NAIROBI, September 12- After two-time world champion, Asbel Kiprop’s much-publicised men 1,500m world record bid spectacularly bombed at the hands of his fiercest domestic rival Silas Kiplagat, and his immediate redemption lies in clinching a maiden IAAF Continental Championships in Marrakech, Morocco.
The 25 year-old Kenyan, who has established himself over the last seven years as a confident competitor, had his pride further wounded when he was forced to accept silver at the African Championships in the same Moroccan resort by Djibouti’s Ayanleh Souleiman stunning victory.
Having begun the season like a house on fire, Kiprop’s summer collapse has confounded many but he is no stranger in bouncing back from setbacks.
After famously trailing the field at the London 2012 Olympics to take an embarrassing wooden spoon in his title defence due to a hamstring injury, the lanky Kenyan redeemed his standing by holding on to his world title in Moscow the following season.
The two-time world champion has enjoyed contrasting fortunes in 2014 as he attempted to take the next scalp in his reincarnation as retired Moroccan great, Hicham El Guerrouj, and claim the World Record.
“We do not have major championships this year and my aim is to run under my personal best and do a 3:26. I will not consider Commonwealth Games since I want to give young runners a chance to go to Scotland and feel how it is to win a medal for Kenya,” he said in March during the build-up to the inaugural World Relays in Bahamas.
As fate would have it, he made the team alongside his arch rival Kiplagat as Collins Magut and James Magut completed the Kenyan quartet that went on to set a new World Record in the 4X1500m final after stopping the clock at 14:22.22 in May.
The quartet lowered the previous standard by 14 seconds, with the world champion taking the baton from Magut in a stuttering change over for the last leg but once he got going, he took the bell at 13:26.00 and closed in 56.22 to set the world record.
Unchallenged, it wasn’t even the quickest lap of the record as Kiplagat’s first full lap of 53.50 took that honour.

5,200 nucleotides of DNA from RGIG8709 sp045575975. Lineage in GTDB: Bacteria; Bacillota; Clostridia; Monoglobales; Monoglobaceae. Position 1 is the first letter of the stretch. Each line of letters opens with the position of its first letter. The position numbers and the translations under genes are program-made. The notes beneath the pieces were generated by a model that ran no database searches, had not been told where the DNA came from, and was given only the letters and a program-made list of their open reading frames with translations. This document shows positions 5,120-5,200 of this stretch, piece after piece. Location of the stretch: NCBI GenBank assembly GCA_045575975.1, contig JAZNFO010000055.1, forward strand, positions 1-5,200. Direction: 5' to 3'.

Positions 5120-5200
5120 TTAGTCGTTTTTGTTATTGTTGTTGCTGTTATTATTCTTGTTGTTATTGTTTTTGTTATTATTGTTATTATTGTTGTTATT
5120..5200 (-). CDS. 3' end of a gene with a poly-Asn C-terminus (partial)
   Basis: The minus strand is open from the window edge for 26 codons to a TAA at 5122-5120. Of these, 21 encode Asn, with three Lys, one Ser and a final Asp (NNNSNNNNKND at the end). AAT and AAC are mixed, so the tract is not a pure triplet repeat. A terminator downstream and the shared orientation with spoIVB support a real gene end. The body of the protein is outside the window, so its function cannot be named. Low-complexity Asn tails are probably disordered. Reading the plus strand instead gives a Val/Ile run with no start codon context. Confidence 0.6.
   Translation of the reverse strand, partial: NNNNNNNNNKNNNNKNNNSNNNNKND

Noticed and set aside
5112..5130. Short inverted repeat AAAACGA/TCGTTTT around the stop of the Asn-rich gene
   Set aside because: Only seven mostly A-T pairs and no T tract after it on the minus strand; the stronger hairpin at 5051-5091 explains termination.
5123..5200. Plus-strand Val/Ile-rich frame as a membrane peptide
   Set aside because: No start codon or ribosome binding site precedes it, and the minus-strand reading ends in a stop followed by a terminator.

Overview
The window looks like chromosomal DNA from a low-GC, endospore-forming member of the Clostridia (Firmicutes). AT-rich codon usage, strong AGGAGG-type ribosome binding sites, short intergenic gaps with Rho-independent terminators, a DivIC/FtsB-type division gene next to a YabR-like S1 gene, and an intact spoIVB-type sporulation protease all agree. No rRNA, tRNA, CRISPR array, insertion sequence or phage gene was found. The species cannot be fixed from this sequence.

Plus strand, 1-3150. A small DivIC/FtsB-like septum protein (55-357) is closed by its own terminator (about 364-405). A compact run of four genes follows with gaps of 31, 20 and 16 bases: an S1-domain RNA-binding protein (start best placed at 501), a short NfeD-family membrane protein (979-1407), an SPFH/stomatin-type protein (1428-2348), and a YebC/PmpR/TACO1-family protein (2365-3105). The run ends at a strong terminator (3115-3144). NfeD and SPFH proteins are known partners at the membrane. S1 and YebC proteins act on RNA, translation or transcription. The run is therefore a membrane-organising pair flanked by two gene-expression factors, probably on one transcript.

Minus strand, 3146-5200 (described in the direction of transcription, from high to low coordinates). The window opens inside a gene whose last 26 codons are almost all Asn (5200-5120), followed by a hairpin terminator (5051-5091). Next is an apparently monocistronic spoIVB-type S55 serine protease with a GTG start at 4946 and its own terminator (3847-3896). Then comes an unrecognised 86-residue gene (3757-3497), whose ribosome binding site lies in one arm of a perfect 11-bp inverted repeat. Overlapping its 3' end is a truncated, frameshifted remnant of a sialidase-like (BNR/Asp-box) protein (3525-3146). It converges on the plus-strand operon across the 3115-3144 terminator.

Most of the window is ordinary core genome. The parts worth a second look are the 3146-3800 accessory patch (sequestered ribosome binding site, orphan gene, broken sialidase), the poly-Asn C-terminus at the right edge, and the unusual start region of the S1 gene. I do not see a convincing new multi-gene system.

He launched his DL campaign emphatically shortly after, establishing a World Leading 3:29.18 in May but failed to hit the high notes at the following events in Eugene and Rome.
Having announced he would not be interested in the Commonwealth Games, “To give other young runners a chance to experience how it feels to win for Kenya,” Kiprop dropped out of the Trials for Glasgow Club Games but was give outside selection to the African showpiece.
Attention turned to his record bid at the Herculis Meeting in Monaco. But on a magical July night, his mission failed with all the glory stolen on the day by the old enemy Kiplagat; who soared to his 3:27.64 lifetime best and world lead, overtaking his nemesis on the all time list to No. 4.
For the Kiprop, who finished in a season’s best of 3:28.45, it was a huge anti-climax after he had prepared for a supposed attempt on El Guerrouj’s 16-year-old world record of 3:26.00 by setting the fastest 800m time of the year, 1:43.34, at the DL meeting in Paris earlier in the month.
“At 1200m I knew the race was too slow,” the two-time World champion said. “We went through in 2:47 and I had asked for 2:45. In the home straight, I could see the others behind me on the big screen and I knew they would get back on me. I could see Silas coming closer and closer. It was a tough race.”
Souleiman (3:42.49) then produced another shocking victory over Kiprop to deny him a second African title after his home triumph in 2010 as he came home in 3:42.58 for silver but the performance was enough to earn his berth at the Continental Cup line-up.
There, more redemption awaits.